Antitrust Class Action Against Robinhood And Hedge Funds
Edelson Lechtzin LLP has filed an antitrust class action lawsuit on behalf of a class of individual investors against more than 30 defendants, including Robinhood, Citadel, E*TRADE, TD Ameritrade, and others. Plaintiffs allege they were victims of conspiracy among defendants to stop them from buying stocks in order to protect hedge funds and other institutional investors from huge losses due to highly speculative short selling strategies. Plaintiffs and the proposed class bought stock in GameStop (GME), AMC Theaters (AMC), American Airlines (AAL), Bed, Bath and Beyond (BBBY), Blackberry (BB), Express (EXPR), Koss (KOSS), Naked Brand Group (NAKD), Nokia (NOK), Sundial Growers Inc. (SNDL), Tootsie Roll Industries (TR), and Trivago N.V. (TRVG).
Defendants Citadel and Melvin Capital and other large hedge funds held massive “short” positions in these securities. In other words, they borrowed shares in these stocks and bet that prices of the stocks would decline. If the stock prices had dropped, these short sellers would have been in a position to make profits. However, retail investors bet that these stocks were undervalued. It turns out that they were correct.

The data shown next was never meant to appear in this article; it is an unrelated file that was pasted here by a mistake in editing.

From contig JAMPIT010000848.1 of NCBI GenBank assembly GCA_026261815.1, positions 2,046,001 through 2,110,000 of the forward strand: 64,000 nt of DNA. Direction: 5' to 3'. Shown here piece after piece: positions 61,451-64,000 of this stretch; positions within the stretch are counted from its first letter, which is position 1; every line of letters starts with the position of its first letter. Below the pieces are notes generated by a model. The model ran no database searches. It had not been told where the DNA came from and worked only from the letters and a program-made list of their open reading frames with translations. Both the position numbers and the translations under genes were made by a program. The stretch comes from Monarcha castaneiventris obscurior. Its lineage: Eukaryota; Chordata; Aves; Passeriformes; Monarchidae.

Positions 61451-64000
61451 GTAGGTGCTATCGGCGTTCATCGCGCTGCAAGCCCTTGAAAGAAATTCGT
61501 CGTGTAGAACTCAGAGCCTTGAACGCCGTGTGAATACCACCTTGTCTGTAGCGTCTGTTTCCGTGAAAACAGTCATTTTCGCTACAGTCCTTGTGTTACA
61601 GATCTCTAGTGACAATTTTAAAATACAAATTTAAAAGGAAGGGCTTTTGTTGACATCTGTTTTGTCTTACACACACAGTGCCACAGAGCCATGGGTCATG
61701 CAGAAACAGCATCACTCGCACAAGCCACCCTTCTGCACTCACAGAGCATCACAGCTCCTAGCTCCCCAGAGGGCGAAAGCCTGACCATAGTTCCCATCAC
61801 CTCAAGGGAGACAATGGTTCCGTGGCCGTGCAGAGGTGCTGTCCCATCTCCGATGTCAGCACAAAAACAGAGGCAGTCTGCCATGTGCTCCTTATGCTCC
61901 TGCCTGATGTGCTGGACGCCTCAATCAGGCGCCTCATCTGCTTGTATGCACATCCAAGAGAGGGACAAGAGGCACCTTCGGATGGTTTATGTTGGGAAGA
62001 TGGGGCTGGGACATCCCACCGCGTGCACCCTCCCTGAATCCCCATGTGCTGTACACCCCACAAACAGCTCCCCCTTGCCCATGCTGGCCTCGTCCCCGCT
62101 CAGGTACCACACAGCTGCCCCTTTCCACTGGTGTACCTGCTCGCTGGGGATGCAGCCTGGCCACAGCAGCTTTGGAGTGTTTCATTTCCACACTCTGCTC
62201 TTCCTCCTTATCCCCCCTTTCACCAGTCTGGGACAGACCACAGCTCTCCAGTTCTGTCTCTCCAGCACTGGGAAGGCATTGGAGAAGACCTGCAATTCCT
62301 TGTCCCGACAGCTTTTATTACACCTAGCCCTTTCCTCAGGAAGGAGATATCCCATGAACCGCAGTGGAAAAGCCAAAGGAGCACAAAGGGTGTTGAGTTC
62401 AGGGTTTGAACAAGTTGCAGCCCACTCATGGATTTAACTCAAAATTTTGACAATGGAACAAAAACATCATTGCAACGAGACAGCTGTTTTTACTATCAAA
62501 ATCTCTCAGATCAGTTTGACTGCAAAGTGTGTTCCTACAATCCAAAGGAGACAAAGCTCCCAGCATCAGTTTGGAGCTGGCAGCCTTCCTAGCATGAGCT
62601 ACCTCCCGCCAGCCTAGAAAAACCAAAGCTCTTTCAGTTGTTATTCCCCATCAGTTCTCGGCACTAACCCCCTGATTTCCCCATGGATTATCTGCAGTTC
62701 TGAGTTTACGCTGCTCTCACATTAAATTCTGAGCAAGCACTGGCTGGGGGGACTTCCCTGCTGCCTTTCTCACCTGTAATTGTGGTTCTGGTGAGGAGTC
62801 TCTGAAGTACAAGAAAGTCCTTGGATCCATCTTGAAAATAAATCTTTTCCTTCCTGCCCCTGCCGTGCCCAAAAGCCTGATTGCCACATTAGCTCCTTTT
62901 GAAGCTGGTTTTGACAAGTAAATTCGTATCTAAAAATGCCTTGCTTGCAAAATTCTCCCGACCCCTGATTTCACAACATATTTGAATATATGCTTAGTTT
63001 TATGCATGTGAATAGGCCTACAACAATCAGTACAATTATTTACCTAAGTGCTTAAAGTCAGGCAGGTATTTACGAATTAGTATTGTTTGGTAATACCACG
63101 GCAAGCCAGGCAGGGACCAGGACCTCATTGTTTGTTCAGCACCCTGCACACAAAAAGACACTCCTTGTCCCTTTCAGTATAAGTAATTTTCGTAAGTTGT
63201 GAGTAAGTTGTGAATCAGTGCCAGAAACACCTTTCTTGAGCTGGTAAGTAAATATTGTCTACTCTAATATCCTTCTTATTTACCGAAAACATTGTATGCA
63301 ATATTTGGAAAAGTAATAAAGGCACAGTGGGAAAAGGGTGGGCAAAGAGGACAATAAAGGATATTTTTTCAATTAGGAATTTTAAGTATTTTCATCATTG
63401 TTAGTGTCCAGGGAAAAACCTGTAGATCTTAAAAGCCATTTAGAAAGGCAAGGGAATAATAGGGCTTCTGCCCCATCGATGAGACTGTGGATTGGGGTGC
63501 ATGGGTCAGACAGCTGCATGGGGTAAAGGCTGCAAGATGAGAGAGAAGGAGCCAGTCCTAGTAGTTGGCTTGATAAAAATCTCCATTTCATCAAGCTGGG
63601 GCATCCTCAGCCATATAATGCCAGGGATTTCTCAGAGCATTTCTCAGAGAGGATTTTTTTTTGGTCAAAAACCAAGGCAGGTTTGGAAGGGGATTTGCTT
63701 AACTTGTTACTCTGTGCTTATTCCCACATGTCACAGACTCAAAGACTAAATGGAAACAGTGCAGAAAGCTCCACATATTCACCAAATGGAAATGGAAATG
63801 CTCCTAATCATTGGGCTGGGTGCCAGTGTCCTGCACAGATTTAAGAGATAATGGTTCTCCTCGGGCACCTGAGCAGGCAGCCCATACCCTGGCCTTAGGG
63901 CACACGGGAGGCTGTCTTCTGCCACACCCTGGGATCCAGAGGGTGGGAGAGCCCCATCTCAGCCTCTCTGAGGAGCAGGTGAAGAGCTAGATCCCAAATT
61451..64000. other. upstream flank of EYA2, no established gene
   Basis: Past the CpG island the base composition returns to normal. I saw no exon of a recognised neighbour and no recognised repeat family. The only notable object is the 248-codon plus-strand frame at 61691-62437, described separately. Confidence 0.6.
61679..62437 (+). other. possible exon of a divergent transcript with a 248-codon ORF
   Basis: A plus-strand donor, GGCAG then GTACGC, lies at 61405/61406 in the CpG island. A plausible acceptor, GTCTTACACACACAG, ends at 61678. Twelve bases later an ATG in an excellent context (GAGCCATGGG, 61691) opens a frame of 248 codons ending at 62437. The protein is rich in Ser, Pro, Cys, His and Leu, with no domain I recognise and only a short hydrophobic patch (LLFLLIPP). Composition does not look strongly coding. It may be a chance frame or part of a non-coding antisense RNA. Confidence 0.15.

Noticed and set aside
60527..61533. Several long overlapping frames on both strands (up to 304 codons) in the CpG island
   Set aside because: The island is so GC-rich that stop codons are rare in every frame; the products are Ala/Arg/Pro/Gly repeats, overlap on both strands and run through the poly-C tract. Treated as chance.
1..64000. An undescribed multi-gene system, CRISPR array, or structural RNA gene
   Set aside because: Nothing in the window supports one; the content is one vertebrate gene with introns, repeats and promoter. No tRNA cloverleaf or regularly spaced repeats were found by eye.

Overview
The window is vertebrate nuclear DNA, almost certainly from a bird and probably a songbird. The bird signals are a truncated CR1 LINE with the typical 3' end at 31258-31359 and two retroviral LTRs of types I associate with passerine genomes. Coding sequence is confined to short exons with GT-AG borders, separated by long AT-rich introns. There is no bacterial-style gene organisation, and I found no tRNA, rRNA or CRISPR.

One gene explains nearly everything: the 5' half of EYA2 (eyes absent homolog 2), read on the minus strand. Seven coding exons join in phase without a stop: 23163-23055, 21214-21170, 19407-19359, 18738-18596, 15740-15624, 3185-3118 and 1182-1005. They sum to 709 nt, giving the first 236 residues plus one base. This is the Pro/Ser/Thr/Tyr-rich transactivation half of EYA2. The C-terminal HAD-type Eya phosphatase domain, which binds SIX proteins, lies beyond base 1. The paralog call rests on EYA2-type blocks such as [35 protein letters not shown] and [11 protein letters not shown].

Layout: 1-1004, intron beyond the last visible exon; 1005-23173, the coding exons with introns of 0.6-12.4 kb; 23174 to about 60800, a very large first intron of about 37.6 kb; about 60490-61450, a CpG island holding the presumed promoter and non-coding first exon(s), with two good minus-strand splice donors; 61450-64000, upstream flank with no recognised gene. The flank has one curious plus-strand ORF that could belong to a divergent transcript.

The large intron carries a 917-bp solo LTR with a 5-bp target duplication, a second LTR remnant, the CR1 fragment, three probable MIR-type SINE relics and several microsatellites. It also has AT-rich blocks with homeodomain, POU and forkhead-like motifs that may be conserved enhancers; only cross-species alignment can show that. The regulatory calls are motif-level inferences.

Plaintiffs allege that the hedge funds had over-leveraged their short positions and were unable to close them out. When retail investors continued to acquire shares and drive prices even higher, the hedge funds and others faced potentially disastrous exposure when required to cover their short positions – a situation known as a “short squeeze.”
On January 28, a number of online brokerages halted purchase orders of the relevant stocks from their trading platforms. Some investors who had placed orders overnight so that they would be executed when the markets opened, awakened to find out that their orders had been cancelled without their consent. Plaintiffs allege that Defendants engaged in a scheme to prevent retail investors from buying shares in hopes that it would trigger a sell-off and drive share prices down. While retail investors were unable to buy the relevant stocks, the hedge funds were able to buy the stocks at artificially reduced prices and close out their short positions.
Plaintiffs seek monetary damages, as well as injunctive relief, on behalf of themselves and the proposed class. The case is Clapp, et al. v. Ally Financial Inc. et. al., Case No. 3:21-cv-00896, in the U.S. District Court for the Northern District of California. A copy of the Complaint is available here.
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